Simple fire in the attic, push inside open the shuttle hole place a 1-3/4 fog nozzle in the opening with probably a narrow to wide fog pattern, wave it around and shut it down. Have the truck open the gables or vents on each end and then advance up to overhaul.

    We have a lot of older frames called row houses. No attic, but corklofts, I misspelled it so it show up.

    This has to be fought differently by opening the ceiling near the fire and basically shove the nob in there and apply a good fog pattern as you did for the attic. The truck may need to open up the roof on this one and possibly on the one with a regular attic.

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  • tree68
    replied
    Balloon construction? Check the basement. You may have a fire there, too...

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  • slackjawedyokel
    replied
    Like Fryedup said - in my neck of the woods , most are just attics. The "soupier" the better initally.

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  • FyredUp
    replied
    Double post. Nothing to see here.
    Last edited by FyredUp; 02-27-2011, 06:21 PM.

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  • FyredUp
    replied
    Originally posted by careyc1090 View Post
    Vent the roof then attack from below.
    Open up the ceiling, throw up a collapsible ladder through the hole and attack from the floor below.

    NEVER, EVER throw water from the roof into the attic when interior attack crews are trying to access the attic. You will only force heat and fire down on them.

    Depending on the extent of the fire, I may disagree with venting initially

    If the fire is blowing out of the end of the attic or through roof vents there I can see venting before initiating fire attack. If the fire is contained in the attic space and not taking control of most of, or all of, that space then I believe that venting is the wrong tactic. In that instance I believe that exploratory holes should be punched in the ceiling below to find the seat of the fire and a fog pattern should be injected up into the attic space. The closed, super heated environment will convert the fog to steam and either hold the fire from growing or completely extinguish it. At this point the roof can be opened to allow the steam and by-products to vent, or the gable end vents can be removed to allow venting. I have used this tactic a few times and it has been successful without doing either excess water damage or structural damage to the roof.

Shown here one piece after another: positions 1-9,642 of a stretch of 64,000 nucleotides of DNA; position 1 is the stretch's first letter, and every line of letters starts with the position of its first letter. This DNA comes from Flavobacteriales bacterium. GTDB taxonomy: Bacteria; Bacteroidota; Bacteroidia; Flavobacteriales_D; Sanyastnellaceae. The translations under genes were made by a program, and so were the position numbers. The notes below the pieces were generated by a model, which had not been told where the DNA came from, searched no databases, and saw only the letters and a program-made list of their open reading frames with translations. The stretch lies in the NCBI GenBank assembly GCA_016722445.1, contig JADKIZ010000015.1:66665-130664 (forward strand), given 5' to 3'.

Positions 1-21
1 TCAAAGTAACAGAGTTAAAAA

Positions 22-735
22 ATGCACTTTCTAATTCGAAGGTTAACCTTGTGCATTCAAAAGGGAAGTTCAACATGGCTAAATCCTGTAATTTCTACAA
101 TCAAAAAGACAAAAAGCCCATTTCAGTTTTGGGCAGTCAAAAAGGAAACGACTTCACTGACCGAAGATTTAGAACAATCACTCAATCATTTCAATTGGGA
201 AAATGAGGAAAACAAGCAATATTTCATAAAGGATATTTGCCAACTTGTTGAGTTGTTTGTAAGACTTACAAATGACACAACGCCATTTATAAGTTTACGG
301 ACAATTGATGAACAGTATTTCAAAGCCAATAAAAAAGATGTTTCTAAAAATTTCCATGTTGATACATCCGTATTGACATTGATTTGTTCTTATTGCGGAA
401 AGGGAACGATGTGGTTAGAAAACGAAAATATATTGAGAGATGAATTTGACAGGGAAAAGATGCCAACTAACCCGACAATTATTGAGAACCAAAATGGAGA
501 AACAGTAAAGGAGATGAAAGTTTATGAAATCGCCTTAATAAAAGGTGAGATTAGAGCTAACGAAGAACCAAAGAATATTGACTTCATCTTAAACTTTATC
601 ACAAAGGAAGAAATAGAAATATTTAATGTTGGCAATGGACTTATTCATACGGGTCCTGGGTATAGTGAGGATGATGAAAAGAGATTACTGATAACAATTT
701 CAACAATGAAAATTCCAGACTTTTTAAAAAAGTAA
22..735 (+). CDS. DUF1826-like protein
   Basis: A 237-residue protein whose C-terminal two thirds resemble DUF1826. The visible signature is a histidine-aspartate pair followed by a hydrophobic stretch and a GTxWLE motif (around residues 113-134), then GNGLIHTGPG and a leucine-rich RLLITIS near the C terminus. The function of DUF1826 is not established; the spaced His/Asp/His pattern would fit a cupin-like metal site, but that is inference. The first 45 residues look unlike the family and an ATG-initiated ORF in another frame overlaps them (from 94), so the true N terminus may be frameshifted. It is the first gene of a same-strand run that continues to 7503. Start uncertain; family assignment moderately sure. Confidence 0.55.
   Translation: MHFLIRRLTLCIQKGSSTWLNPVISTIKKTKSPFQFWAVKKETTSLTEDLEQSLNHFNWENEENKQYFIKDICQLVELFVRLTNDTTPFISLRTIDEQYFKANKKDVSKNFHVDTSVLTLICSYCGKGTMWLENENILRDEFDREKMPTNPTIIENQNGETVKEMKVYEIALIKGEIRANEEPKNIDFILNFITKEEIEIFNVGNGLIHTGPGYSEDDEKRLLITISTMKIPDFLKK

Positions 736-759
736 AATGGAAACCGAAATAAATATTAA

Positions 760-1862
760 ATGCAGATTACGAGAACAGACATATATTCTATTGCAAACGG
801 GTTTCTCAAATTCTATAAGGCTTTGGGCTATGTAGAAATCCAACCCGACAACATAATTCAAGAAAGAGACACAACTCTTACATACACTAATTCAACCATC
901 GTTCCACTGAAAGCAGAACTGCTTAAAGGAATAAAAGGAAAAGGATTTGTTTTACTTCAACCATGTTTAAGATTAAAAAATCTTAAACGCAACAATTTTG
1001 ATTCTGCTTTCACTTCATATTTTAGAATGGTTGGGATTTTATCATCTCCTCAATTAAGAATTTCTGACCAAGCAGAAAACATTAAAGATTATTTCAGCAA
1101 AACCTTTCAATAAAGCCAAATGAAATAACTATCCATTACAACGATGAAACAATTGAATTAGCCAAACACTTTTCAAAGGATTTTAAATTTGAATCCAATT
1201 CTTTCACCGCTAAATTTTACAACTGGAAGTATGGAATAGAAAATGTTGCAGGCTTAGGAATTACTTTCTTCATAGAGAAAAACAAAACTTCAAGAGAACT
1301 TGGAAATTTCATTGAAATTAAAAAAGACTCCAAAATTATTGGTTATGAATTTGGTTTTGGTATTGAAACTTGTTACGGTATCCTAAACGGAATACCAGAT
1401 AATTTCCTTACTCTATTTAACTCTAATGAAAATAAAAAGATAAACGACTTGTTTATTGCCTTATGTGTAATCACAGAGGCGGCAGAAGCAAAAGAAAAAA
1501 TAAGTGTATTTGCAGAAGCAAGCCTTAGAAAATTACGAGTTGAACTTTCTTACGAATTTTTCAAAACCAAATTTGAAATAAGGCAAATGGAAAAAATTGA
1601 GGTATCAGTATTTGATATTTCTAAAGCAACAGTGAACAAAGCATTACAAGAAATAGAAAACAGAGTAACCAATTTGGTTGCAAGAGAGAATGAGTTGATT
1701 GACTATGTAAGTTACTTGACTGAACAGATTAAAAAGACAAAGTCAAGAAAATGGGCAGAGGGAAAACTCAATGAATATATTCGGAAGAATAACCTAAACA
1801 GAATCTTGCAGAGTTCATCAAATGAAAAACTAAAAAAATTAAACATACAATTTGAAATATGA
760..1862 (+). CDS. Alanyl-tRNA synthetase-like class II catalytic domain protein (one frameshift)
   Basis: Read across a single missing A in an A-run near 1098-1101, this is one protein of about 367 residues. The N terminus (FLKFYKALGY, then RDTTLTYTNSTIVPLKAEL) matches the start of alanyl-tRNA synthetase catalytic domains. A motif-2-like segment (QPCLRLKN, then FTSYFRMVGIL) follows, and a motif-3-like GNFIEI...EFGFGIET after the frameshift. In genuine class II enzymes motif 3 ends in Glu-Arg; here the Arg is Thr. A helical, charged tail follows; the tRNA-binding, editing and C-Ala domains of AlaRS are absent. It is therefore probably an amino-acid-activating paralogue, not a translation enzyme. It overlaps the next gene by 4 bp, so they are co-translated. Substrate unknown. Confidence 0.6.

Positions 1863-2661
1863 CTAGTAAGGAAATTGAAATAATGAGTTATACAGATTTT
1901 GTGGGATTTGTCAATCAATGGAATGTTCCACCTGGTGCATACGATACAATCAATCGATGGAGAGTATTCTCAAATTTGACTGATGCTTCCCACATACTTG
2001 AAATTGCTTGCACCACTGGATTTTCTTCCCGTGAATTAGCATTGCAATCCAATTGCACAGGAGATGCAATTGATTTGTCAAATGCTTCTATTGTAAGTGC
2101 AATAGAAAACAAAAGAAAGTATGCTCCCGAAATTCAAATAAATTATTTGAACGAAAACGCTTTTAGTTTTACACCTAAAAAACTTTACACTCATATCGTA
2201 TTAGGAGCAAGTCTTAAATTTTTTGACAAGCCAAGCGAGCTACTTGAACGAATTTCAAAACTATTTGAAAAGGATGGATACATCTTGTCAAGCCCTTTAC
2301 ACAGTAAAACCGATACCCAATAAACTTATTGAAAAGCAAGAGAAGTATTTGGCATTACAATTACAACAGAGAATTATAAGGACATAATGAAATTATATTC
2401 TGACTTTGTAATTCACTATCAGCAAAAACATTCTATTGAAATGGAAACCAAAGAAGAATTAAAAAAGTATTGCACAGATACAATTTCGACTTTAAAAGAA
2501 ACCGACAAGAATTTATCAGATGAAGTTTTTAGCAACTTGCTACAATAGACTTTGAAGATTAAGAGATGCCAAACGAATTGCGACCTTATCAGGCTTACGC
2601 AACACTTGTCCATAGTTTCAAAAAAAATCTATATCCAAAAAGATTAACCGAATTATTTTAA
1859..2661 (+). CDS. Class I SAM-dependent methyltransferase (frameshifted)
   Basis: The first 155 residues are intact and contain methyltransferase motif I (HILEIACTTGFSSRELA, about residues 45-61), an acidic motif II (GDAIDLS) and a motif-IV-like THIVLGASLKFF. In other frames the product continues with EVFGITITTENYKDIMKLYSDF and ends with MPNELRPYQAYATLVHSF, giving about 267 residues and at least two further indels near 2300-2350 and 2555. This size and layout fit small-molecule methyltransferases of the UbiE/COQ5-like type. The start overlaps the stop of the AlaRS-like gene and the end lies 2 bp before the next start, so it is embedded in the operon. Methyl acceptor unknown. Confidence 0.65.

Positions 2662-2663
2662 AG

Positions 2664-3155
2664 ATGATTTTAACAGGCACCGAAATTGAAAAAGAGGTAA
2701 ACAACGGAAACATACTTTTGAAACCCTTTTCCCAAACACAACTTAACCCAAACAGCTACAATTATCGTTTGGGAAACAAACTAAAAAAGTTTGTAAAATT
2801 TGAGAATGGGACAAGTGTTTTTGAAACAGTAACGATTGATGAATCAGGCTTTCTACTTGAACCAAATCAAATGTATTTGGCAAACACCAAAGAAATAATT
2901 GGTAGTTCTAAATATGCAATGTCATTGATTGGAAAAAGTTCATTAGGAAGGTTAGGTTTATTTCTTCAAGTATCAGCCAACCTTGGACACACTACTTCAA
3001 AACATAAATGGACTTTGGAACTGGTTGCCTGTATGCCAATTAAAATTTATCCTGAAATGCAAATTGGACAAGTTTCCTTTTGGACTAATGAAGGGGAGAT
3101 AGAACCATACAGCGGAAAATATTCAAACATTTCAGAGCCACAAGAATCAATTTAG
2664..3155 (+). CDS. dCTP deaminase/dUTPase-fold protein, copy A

Understand I am not opposed to venting the roof if it is truly needed, but I believe that many smaller attic fires don't need that and in fact it may actually be detrimental.
    Last edited by FyredUp; 02-28-2011, 02:57 PM. Reason: to correct a sentence that was severely messed up

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  • Rescue101
    replied
    Originally posted by careyc1090 View Post
    Vent the roof then attack from below.
    Open up the ceiling, throw up a collapsible ladder through the hole and attack from the floor below.

    NEVER, EVER throw water from the roof into the attic when interior attack crews are trying to access the attic. You will only force heat and fire down on them.
    True dat! We HAVE had to back them down on rare occasions and operate as in Post 30. NOT often but why beat your crews up when there is a better way? T.C.

    Leave a comment:


  • careyc1090
    replied
    Vent the roof then attack from below.
    Open up the ceiling, throw up a collapsible ladder through the hole and attack from the floor below.

    NEVER, EVER throw water from the roof into the attic when interior attack crews are trying to access the attic. You will only force heat and fire down on them.

    Leave a comment:


  • tajm611
    replied
    Originally posted by Luke Guidry View Post
    uhhhhh from the unburned side????
    How old are you?

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  • Rescue101
    replied
    Comment was in making a access way on Gable ends with small vents or no access. No more parking lots HERE than anyplace else. Different constructions requires different tactics but attic fires not easily accessed from INSIDE seem to calm down with a 1500 GPM short blast. Your experiences may vary. Excess time? Yup,if you can't get to it,you DEFINITELY will spend excessive time. Fast knock down,not so much. T.C.

    Leave a comment: